But there is no traditional community here that I am aware of. There is in Bogotá however. I have to say that all Catholic ceremonial in my region is rather insipid. I do not wish to seem critical. But it is noisy, not meditative, and hardly inspiring. 

My first experience when I began to seek conversion was surreal. I made an appointment with a priest in Cali (though I live 4 hours away), sat down with him, explained my background (which includes having lives for a time in India with my parents who explored eastern modes of religion), and my present reasons for desiring to convert to traditional Catholicism. He listened attentively and to my surprise expressed the most interest in my 'exotic' past. Then he suggested that I read some of his writings which he sent by email. Essays on esoteric topics dealing on the 'oroboros' and all manner of strange, arcane matters, a little psycho-babbley. I have no idea what he was on about. 

There was no mention of anything particularly -- or remotely perhaps I should say -- Christian in all of this writing. Nor of salvation, the Sacraments, ethical life, nothing. It shocked me. It also seemed deeply ironic. He further explained that he was not just 'modernist' but ultra-modernist and that 'the church must change' (adapt). I asked if he knew any traditionalists and he said no, that when they met they tended to clash, using the gesture of two fists striking to make his point.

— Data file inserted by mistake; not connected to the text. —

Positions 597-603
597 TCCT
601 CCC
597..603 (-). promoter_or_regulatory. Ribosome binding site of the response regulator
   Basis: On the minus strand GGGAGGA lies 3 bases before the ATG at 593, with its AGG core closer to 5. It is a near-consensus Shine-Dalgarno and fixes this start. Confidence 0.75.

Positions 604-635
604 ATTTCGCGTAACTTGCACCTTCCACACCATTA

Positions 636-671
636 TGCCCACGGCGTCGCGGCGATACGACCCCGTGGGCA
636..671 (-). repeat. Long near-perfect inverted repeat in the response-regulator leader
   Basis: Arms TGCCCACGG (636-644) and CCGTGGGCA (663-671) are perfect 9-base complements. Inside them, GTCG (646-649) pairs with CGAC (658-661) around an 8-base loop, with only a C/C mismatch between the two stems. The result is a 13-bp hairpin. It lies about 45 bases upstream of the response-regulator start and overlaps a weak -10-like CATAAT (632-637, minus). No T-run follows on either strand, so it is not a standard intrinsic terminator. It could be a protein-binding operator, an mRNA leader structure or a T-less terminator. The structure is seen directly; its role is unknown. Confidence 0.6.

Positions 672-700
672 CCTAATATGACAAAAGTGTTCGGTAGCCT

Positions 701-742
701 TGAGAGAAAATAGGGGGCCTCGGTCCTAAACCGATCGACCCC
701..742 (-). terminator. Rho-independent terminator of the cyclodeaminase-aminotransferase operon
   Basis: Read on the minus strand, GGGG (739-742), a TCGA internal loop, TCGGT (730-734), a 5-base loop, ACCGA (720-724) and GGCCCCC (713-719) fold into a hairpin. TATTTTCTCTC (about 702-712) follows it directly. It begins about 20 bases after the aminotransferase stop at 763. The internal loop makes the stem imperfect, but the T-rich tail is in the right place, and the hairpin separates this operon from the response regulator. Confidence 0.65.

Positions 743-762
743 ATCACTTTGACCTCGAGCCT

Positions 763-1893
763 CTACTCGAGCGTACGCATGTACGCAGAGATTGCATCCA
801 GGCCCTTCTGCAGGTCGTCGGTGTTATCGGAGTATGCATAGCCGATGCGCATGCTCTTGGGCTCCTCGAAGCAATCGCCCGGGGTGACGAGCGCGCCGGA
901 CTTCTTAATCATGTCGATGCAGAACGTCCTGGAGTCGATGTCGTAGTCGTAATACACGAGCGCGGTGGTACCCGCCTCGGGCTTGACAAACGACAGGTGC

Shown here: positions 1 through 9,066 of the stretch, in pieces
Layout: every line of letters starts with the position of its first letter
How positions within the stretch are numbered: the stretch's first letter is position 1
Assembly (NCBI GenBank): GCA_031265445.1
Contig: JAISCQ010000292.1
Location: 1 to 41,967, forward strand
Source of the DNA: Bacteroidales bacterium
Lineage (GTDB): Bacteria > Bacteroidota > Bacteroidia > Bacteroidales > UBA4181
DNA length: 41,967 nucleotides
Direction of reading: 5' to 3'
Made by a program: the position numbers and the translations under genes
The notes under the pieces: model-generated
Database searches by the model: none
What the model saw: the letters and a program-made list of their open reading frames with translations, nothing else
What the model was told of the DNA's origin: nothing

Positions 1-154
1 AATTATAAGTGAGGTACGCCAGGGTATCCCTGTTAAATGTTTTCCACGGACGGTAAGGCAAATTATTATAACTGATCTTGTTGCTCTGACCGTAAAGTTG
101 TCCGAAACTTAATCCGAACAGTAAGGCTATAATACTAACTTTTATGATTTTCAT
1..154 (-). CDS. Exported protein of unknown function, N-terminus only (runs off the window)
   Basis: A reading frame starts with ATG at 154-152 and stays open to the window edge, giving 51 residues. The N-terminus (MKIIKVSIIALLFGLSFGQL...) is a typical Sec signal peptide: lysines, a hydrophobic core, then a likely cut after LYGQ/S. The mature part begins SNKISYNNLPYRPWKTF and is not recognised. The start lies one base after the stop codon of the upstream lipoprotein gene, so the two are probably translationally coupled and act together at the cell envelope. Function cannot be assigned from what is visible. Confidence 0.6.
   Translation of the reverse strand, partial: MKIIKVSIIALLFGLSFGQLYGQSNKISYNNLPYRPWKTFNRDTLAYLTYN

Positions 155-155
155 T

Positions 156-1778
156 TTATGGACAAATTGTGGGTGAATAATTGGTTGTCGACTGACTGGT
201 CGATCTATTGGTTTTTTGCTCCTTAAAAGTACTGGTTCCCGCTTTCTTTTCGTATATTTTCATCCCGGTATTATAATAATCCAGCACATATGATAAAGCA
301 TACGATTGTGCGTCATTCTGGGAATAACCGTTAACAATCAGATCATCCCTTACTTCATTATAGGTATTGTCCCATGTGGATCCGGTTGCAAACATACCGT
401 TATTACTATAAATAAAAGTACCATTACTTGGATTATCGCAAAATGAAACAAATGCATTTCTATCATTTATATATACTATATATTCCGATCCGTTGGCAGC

As I say it was surreal. I understood then what modernism meant (means) in the Church. The only recommendation he could make was to seek out Opus Dei . . .

The other encounter I had was by reaching out to La Fraternidad Sacerdotal San Pío X and speaking to a traditionalist priest. Certainly friendly and attentive, he asked a few questions and recommended reading a catechism. After one or two email, nothing more.

I do not want to make it sound as though I judge him for not showing more 'follow-through' yet it did occur to me that -- and this could be a Latin American thing -- there was little indication of encouragement and no follow up.

True, I should have pressed forward, but I have to confess that I am a little bit disheartened. I have been thinking it might be better to approach a priest in the States where, I am relatively certain, I would receive more overt help.

This is why I thought I would ask if in Catholicism there is a sort of rule not to encourage conversion but to wait until the one desiring conversion really demonstrates they won't take no for an answer (to put it dramatically).

I have not taken decisive action because -- if you'll permit me to say it like this -- I have not received what I consider to be proper responses. I am not sure if I make sense here. Sometimes a path does not open up and there are reasons.
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#6
(08-23-2019, 11:38 AM)Bonaventure Wrote: It's been my experience that if someone truly has a desire to convert, they'll do what's needed, and not rely upon the enthusiasm of others. Far too many (and this is not exclusive to those converting to Catholicism, but just about any 'group' nowadays) have this feeling that everything should be a McDonald's drive through, where one just sits there, not even leaving one's car, and is handed their food after the exchange of money. It's a condition of our instant-gratification society. To be clear, I'm not suggesting that this directly applies to your situation. However, and again based upon my experience, one gets out of something what one puts into it, and when there is someone else always lighting the fire, it's just not the same.